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re: question about building your own solar water heater.
31 dec 2000
 wrote:

>just curious, has this design been built before?

>> you might start with a 12x12x4' deep plywood box...

probably not exactly this way. one of dr. william shurcliff's books,
"new inventions in low-cost solar heating: 100 daring schemes tried
and untried" (brick house, 1979) has a similar scheme s-96 on page 59:
"system employing water-filled bags on two-level roof equipped with
hinged plates that reflect, insulate, and also shed snow." he says:

  h. r. hay's skytherm house at atascadero, california... was economical 
  to build and has performed excellently, according to the evaluation
  reports by k. haggard et. al. of california polytechnic state university
  at san luis obispo. it achieves 100% solar heating, and in summer,
  near-100% solar cooling... it employs water-filled plastic bags on
  the ceiling, and the bags are covered at night by insulating panels
  that run on horizontal rails... 

  i propose a variation that is suited for use in new england...
  employing several large crude mirrors, it intercepts 2 1/2 times
  as much direct solar radiation (in new england in january) as the
  atascadero house intercepts, that is, it has 2 1/2 times the gross
  aperture. the "hot aperture," however, is much smaller; thus the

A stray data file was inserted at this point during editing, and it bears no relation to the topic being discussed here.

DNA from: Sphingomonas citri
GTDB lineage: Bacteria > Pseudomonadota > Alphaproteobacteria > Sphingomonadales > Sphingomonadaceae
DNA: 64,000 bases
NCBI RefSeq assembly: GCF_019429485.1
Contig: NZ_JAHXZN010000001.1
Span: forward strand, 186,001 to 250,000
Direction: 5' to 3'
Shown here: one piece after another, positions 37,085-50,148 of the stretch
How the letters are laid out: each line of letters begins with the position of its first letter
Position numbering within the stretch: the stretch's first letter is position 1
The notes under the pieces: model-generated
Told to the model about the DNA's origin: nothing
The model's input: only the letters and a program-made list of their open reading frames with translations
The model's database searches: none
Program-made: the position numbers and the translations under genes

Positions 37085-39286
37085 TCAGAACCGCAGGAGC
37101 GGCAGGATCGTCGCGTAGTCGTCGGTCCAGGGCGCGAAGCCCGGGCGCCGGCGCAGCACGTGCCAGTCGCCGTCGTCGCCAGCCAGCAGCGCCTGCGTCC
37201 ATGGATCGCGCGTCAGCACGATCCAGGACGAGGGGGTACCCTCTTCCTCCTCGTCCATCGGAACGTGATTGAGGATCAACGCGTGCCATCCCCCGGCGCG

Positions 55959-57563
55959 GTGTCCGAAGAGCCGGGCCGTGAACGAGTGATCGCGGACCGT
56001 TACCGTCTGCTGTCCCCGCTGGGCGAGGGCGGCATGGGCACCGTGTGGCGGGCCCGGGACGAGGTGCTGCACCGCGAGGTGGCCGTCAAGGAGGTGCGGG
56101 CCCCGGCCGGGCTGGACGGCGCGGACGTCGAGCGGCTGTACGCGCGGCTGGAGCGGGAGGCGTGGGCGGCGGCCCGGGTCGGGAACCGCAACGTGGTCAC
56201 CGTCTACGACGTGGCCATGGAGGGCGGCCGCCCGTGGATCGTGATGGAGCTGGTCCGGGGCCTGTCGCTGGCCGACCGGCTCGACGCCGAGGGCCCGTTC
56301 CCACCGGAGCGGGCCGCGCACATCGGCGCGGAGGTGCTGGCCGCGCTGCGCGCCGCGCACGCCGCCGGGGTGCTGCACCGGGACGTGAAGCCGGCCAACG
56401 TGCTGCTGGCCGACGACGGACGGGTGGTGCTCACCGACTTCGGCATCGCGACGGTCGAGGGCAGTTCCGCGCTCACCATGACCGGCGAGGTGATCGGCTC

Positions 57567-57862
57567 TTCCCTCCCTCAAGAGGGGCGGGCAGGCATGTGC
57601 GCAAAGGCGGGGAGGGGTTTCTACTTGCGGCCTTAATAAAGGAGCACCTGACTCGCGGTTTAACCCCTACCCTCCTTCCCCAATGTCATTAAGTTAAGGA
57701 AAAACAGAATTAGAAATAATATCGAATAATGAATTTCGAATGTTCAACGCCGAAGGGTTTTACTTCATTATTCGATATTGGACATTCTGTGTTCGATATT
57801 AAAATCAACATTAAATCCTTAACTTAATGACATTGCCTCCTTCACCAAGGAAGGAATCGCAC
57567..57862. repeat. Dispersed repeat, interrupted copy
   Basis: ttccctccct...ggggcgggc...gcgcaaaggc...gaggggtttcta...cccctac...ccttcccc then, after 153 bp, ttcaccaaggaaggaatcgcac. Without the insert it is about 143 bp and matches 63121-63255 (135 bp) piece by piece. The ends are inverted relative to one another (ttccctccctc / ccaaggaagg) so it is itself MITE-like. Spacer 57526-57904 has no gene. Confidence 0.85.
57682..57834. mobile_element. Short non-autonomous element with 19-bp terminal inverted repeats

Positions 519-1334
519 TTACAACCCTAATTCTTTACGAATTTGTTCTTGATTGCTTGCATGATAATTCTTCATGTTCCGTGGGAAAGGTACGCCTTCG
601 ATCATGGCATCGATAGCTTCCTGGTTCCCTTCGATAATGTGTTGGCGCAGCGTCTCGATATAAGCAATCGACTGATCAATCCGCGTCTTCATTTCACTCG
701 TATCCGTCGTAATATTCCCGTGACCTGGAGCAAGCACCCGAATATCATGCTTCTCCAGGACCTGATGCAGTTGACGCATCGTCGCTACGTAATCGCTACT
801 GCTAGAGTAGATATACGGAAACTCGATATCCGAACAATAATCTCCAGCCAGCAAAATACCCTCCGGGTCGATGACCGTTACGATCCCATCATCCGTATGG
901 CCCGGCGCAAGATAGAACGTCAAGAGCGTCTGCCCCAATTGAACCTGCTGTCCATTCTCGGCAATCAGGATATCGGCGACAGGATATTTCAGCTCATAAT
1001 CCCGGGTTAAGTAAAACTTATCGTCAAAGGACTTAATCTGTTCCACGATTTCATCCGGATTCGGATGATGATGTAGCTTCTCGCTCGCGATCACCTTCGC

steady-state energy loss (whenever the panels are open) is smaller.
  the panels are swung on horizontal hinges; tilting them upward tends
  to dump off snow; their undersides are crude mirrors... i guess that
  this system would provide near-100% solar heating...

  each collection area employs water-filled plastic bags each of which
  covers an area 36 ft. x 8 ft.; the thickness of water layer is 16" in.
  above the water bags are two transparent sheets (held apart by air
  pressure) that provide top insulation... the undersides of the panels
  are crude mirrors and reflect much solar radiation toward the water-bags. 
  the panels include 3 inches of polyurethane-foam insulation... when open,
  the panels are held rigidly at the prescribed angle by ropes... against
  sturdy beams or posts. the panels are counterweighted for easy opening
  and closing... when the panels are down, they comprise an almost-air-
  tight enclosure, thanks to the inclusion of edge seals...

  in about 1975 jonathan hammond built a house employing a solar heating
  system somewhat similar... the reflector is opened and closed by means of
  a hydraulic actuator. see passive solar heating and cooling, conference
  and workshop proceedings, may 18-19, 1976, albuquerque, nm, report 
  la-6637-c by los alamos scientific laboratory; p. 153. 

  in about 1977 the farallones institute built a small house called
  cabin b, with a somewhat similar solar heating system. see proceedings
  of the 2nd national passive conference, vol. 1, p. 298. also solar age,
  july 1978, p. 20...

there's nothing wrong with the technology, but practical solutions
require careful attention to economics as well as physics. for instance,
these days, hammond's house would probably be less expensive if it used
a small motor or a garage door opener or a satellite dish positioner
instead of the hydraulic actuator. 

nick




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